The 90s and 00s were made up of work uniforms and trying to figure out how to recapture my confidence of the 80s to no avail. But then…
I got divorced and started fresh with everything. I started going to comic conventions and discovered a whole world of fangirl fashion, size inclusivity and positivity. I also discovered that most geeky girls are like me, they love vintage 50s looks. I began to celebrate my fandom and feel like myself again.
My first geeky dresses were purchased at the Her Universe booth at Comikaze. I saw them from afar. Immediately assumed they weren’t for me, but something told me to go ask the question I always ask and walk away disappointed. Gluten for punishment, I guess. I go up the booth and ask, “What size do these go up to?” I was expecting, “An XL”, then me saying a soft, “Thanks anyway” and walking away. But, BUT, instead I got, “Oh, we have up to 3X.” Then, because I wasn’t born yesterday, assume they are an Asian 3X, which is about a Medium for us big American types. I ask if I can hold up a 3X and see if it will fit. The lady says, “Oh, it’ll fit ya for sure!” I’m thinking, “Yeah, right.” I hold it up. It looks like it will fit me, but I’m still waiting for disappointment. I say, “OK, if I buy it and go try it on in the bathroom and it doesn’t fit, can I bring it right back?” She says sure. I buy the dress. I got into the bathroom and try it on. It fit. I cried for 15 minutes. I go back to the booth and buy another dress and thank her for her kindness. I’ve been a faithful customer ever since.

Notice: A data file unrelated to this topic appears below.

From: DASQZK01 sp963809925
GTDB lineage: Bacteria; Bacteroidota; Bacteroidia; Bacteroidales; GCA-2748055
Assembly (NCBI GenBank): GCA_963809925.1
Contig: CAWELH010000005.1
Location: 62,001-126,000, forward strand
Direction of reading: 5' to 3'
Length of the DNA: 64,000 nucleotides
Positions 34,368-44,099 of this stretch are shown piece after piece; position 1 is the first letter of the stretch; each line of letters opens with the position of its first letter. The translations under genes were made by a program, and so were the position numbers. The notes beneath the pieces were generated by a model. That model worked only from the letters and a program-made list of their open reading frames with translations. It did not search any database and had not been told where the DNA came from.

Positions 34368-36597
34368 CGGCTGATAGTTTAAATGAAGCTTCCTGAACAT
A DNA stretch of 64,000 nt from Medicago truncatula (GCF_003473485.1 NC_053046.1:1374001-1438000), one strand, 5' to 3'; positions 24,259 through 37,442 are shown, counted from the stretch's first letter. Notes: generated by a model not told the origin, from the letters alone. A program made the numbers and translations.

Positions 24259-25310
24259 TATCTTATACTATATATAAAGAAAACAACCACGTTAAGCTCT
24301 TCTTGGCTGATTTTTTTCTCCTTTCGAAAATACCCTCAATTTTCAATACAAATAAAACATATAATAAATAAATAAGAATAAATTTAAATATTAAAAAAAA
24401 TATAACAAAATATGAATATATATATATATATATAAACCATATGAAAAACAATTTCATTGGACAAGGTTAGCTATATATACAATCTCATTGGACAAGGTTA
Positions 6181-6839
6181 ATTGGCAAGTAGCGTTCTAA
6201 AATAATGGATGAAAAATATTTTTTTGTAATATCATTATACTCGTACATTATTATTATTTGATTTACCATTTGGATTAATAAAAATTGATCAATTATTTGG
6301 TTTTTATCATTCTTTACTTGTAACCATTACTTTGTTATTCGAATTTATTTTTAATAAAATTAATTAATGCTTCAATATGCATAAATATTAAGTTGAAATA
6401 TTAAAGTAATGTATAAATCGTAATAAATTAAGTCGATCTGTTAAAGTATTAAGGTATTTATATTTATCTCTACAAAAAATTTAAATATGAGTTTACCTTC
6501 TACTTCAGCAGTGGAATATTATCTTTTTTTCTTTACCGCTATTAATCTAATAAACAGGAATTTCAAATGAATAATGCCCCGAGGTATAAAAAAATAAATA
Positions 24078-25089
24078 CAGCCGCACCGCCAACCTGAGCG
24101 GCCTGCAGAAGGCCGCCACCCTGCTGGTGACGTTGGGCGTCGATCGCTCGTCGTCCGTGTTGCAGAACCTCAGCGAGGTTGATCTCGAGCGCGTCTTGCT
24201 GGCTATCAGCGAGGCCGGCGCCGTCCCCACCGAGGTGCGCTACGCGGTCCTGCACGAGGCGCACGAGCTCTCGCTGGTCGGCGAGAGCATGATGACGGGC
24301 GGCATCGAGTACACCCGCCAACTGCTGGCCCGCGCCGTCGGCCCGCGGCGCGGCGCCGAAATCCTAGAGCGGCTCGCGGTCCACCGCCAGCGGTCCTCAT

That was the beginning of the realization that the geek community is very body confident and positive. All sizes are included in the fun. These companies have figured out what others have not, that style has no size limit.
To be able to fit into fashion pieces you want is a, pardon the expression, a big deal. You are included. That positivity and confidence is contagious. You find yourself carrying yourself taller, and you want everyone to feel this amazing. I feel stronger when I wear something superhero themed. I feel more confident. I am a part of a team. I don’t want anyone to ever feel excluded like I once did.
I lost my grandmother when I was 13, so she never got to experience either of my fashion metamorphoses, but I like to think she knows and is proud. If she was here, with her love of movies and fashion, I also like to think that she would be participating right along side me in this. I am doing my best to pass on all this knowledge to Benji as well.
I hope that my story has and will continue to inspire and encourage you to find your inner superhero, your body confidence and body positivity. As Cap would say, “Assemble!”